The response of the music community to the needs of those suffering in the wake of Hurricane Katrina continues to grow.

The response of the music community to the needs of those suffering in the wake of Hurricane Katrina continues to grow. New initiatives involving Alan Jackson, Juvenile, Velvet Revolver, Hilary Duff, the Farm Aid organization are among the latest to join the wave of support.

A resident of Slidell, La., whose home was completely destroyed by Monday's massive storm, Juvenile is putting his own worries aside to concentrate on organizing a series of benefit concerts with H3Enterprises. The artist and the company, which is behind the fast food chain HipHopSodaShops, hope to stage shows in New York, Cleveland, Atlanta, Fayetteville, Los Angeles and Miami, along with a multi-media hip-hop event.

Juvenile, who recently signed with H3 and plans to open 30 HipHopSodaShops throughout Louisiana, is also slated to take part in BET's Sept. 9 telethon to raise funds for the American Red Cross Disaster Relief Fund. He has more than 200 relatives unaccounted for in the ravaged Gulf Coast area.

In addition to his previously confirmed participation in the Sept. 27 Great American Country/Grand Ole Opry benefit event, Jackson has pledged all proceeds from his Sept. 8 concert at Columbus, Ohio's Germain Amphitheater to the Red Cross.

Originally slated to play the Sept. 9 opening concert at the new Hard Rock Hotel & Casino in Biloxi, Miss., rock act Velvet Revolver will instead play Sept. 6 at Orlando, Fla.'s Hard Rock Live, with 100% of ticket and bar proceeds benefiting the Red Cross. Addition, Hard Rock Cafes worldwide will encourage patrons to round their checks up to the nearest dollar or more, with all additional monies to be donated.

Teen star Duff, who currently holds the No. 1 position on The Billboard 200 with her compilation "Most Wanted" (Hollywood), is donating $200,000 to the Red Cross and an additional $50,000 to USA Harvest. "People are missing family members, and they have absolutely nothing left, not even food or water," she says. "I want to do everything I can to help those who have survived to help rebuild their lives."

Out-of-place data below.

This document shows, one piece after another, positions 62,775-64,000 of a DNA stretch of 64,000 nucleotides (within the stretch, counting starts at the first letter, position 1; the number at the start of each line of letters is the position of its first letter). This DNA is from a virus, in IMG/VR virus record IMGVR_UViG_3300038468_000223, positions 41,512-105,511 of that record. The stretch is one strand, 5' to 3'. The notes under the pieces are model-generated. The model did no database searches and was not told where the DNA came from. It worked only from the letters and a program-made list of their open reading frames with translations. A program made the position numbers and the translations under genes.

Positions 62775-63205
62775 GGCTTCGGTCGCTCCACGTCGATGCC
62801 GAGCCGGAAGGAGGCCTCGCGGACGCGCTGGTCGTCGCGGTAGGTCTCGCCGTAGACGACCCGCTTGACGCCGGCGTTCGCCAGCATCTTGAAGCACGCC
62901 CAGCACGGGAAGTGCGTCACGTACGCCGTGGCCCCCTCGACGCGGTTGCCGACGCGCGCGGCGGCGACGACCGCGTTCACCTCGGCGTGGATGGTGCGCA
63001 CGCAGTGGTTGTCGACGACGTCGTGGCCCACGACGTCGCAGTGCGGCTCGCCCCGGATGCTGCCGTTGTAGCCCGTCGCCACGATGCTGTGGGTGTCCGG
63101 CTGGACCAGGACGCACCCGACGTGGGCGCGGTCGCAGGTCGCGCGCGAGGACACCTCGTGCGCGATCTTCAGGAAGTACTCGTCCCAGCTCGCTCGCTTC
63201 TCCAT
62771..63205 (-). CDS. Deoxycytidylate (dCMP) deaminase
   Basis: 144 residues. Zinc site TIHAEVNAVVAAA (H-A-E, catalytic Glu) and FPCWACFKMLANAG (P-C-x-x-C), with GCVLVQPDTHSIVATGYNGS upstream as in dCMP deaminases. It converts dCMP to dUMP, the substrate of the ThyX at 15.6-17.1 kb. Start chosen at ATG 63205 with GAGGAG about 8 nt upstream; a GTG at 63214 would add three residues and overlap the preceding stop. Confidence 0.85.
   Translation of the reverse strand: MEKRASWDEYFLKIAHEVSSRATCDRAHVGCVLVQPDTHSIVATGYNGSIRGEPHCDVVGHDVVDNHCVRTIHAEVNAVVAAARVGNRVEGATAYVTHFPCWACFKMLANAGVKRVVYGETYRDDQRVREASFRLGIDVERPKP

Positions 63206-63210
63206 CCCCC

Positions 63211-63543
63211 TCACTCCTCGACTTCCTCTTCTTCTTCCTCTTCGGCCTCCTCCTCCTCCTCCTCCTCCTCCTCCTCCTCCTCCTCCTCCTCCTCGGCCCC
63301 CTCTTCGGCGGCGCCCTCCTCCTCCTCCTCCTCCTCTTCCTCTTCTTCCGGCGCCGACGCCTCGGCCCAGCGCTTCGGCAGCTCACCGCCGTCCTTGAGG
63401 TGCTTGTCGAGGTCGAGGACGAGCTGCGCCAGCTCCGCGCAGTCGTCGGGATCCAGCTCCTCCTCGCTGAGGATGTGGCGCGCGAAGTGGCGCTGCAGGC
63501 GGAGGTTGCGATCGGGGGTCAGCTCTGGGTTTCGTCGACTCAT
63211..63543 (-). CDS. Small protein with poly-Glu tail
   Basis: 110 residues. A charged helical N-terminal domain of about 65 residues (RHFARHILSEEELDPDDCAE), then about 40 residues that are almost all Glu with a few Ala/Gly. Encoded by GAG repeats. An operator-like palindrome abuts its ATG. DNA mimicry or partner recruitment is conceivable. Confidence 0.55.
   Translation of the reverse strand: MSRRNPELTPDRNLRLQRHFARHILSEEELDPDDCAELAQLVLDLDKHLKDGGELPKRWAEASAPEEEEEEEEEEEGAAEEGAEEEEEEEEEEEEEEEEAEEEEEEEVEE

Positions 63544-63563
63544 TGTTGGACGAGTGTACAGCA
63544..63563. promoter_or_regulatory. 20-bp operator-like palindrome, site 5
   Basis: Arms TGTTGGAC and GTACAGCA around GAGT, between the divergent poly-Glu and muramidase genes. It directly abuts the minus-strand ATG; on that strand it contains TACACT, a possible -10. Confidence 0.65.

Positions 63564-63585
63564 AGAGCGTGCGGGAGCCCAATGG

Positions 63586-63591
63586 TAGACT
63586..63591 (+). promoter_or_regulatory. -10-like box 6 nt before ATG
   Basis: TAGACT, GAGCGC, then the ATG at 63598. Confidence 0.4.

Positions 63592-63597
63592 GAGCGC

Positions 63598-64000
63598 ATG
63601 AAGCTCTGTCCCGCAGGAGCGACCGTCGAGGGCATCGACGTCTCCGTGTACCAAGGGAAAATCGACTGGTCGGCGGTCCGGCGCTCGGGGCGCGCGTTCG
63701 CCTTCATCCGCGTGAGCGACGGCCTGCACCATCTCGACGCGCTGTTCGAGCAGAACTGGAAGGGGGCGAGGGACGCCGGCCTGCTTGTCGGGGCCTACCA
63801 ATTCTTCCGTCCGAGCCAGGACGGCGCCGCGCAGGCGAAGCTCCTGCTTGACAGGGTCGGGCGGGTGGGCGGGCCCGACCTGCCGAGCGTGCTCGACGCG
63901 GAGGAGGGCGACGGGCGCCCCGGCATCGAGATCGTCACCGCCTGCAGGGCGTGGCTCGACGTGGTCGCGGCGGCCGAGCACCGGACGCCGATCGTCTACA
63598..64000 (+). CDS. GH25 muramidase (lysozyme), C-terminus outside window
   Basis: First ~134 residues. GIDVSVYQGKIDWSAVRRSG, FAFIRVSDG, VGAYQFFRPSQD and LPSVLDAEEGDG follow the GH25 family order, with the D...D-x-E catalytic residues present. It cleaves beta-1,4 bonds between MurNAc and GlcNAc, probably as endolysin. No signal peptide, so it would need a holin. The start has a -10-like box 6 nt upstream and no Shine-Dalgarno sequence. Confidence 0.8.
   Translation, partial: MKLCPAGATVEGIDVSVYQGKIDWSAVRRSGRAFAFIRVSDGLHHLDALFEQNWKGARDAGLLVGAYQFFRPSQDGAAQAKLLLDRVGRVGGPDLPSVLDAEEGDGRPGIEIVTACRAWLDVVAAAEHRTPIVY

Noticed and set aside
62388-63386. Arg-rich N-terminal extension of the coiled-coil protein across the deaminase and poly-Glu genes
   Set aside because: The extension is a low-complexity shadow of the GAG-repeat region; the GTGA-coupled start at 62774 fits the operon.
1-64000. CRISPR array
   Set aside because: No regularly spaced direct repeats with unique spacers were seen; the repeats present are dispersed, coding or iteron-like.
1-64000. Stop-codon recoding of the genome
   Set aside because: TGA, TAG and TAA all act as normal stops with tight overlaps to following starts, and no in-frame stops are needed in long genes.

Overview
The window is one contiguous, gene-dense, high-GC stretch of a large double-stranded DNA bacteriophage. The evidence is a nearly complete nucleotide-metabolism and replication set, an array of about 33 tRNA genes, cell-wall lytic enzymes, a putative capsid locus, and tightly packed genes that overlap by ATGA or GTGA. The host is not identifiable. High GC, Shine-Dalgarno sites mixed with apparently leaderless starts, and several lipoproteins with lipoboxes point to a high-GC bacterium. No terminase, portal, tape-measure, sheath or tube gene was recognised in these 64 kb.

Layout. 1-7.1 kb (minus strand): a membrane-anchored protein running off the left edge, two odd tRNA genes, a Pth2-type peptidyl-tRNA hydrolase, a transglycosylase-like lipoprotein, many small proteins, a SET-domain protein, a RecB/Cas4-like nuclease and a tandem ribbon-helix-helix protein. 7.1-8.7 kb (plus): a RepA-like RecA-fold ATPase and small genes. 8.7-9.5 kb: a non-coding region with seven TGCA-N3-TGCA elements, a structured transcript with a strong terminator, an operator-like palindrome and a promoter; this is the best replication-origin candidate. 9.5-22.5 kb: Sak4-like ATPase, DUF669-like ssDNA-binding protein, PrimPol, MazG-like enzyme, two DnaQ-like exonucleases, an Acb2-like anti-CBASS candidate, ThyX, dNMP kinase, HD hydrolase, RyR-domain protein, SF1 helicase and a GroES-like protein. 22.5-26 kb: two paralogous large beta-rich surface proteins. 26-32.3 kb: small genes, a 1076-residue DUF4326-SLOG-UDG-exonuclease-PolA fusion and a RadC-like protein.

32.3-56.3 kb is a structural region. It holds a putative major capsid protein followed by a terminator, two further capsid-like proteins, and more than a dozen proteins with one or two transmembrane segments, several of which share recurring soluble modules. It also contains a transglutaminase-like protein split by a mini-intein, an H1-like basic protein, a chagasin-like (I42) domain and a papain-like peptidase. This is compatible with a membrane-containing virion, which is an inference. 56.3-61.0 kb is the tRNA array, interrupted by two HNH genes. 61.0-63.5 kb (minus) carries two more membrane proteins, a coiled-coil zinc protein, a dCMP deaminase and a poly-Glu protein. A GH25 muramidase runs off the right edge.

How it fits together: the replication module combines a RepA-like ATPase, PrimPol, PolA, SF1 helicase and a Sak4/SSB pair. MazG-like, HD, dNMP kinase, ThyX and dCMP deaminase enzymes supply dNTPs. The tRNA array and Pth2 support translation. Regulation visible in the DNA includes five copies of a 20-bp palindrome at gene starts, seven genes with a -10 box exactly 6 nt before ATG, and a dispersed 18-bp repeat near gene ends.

Farm Aid, which will hold its 20th anniversary concert Sept. 18 in Tinley Park, Ill., plans to assist farm families hurt by the hurricane. In addition to sending an initial $30,000 to its partners in the Southeast, the organization has activated the Family Farm Disaster Fund to accept donations. "This is a moment when each of us can take stock of what we can offer to everyone affected by this catastrophe," Farm Aid president Willie Nelson says. "A disaster of this magnitude can be a breaking point for many Southern family farms."

Pearl Jam will donate a portion of the proceeds from its fall tour opener last night (Sept. 1) in George, Wash., to an as-yet-undetermined hurricane relief fund.

Gloria Gaynor is the first artist committed to an Oct. 8 concert/telethon being organized by Spirit Ministries. The non-profit organization is based in Opelousas, an above-sea level Louisiana city that has taken in many evacuees. The benefit event, which is expected to draw further celebrity talent, will raise funds to aid displaced people "for as long as they are in need of assistance."

Jam band the String Cheese Incident has donated four of the semi-trucks that it uses for its touring endeavors to the Conscious Alliance. The Boulder, Col.-based non-profit organization is working with community food banks in Houston to procure and distribute food to the thousands of refugees that have been relocated there.

Finally, Mississippi-hailing rock group 3 Doors Down has produced a public service announcement with information on contacting various relief organizations, while indie rock group the Juliana Theory has pledged to donate a portion of the proceeds from of merchandise sales from its official Web site to the Red Cross.

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